Language professionals from higher education institutions across Europe - initially the EUI, the LSE, the Institute of Education at the University of London, Humboldt University in Berlin, the College of Europe in Bruges and the University of Siena - came together to help fellows hone their “academic communication skills”. They have since been joined by peers from the University of Oxford, Pompeu Fabra University in Barcelona and the Central European University in Budapest.
In reality, of course, it is non-anglophones who need help operating within what the Fiesole Group’s website describes as “multilingual settings in which English functions as an academic lingua franca”. A voluntary programme gives aspiring academics the chance to learn more about assessment, academic writing and applying for jobs. Initial seminars at the EUI provide “input on class management and dynamics, as well as presentation of self and clarity of communication”. Participating Max Weber fellows later undertake a week of teaching practice and observation at Humboldt, Pompeu Fabra or the LSE. Particularly useful is the opportunity to deliver the same material to two different groups of students, with detailed feedback in between to enable fellows to learn from their mistakes.
All this, argued Ms Owtram, meant that the group had been able to help develop a cadre of internationally confident early career academics “by raising awareness of the importance of language and academic discourse practices in career advancement, without having to rely on huge amounts of clunky European funding”.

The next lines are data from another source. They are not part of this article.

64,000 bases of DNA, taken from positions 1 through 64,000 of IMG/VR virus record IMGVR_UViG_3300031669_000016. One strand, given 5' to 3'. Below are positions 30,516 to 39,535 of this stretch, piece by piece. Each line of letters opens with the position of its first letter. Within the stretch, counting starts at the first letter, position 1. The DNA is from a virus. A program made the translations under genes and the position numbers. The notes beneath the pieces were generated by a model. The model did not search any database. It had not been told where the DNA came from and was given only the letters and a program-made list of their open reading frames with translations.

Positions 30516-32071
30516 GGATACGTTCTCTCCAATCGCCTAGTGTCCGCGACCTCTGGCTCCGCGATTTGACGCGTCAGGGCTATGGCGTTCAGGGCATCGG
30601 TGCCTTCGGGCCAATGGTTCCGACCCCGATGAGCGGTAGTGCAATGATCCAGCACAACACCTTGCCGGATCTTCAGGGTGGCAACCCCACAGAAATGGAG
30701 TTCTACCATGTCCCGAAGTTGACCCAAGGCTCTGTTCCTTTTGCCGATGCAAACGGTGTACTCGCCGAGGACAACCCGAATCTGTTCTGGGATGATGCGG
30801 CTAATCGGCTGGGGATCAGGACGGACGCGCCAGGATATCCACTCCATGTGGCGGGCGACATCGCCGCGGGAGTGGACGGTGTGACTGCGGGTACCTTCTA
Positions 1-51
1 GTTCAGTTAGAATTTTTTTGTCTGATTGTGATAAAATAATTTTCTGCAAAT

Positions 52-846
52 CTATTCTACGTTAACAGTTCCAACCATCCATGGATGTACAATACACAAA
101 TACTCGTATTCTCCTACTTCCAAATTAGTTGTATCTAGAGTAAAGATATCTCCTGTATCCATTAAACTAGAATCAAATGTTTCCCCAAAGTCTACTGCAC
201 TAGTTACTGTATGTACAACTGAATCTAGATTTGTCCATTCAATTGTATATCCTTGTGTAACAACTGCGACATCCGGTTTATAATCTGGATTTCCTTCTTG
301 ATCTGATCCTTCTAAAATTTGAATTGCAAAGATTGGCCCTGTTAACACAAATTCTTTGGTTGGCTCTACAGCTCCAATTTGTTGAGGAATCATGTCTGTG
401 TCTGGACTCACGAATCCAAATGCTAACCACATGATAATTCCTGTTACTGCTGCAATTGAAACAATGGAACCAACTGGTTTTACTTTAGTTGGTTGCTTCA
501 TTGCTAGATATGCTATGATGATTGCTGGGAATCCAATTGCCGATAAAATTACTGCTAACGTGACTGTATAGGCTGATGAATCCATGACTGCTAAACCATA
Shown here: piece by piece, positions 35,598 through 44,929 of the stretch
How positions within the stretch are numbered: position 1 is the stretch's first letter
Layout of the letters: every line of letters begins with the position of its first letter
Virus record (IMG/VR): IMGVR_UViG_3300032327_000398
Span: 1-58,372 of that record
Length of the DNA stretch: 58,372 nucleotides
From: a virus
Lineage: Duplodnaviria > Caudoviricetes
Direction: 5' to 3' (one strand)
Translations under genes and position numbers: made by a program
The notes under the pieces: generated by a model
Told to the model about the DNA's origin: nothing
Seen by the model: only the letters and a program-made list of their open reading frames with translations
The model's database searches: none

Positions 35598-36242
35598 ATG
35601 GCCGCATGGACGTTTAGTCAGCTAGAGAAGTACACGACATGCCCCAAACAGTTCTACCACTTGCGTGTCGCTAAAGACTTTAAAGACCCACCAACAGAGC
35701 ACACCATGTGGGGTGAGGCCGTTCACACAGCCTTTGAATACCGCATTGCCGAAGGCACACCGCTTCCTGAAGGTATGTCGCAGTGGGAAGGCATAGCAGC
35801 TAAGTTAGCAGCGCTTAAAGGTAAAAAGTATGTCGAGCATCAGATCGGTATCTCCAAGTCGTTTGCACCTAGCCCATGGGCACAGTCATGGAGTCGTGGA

Moving around to move ahead
Other speakers at the seminar explored the implications, and new policy demands, of this general picture.
Laurie Anderson, professor of English language and linguistics at the University of Siena, noted that it was one of the goals of the European Higher Education Area, which was established in 2010, to promote a knowledge-based economy by “increasing the mobility of students, academic staff and researchers within Europe” and by “increasing European research and development on a global scale”. But what would this new “transnational space”, in principle both regionalised and globalised, look like in practice?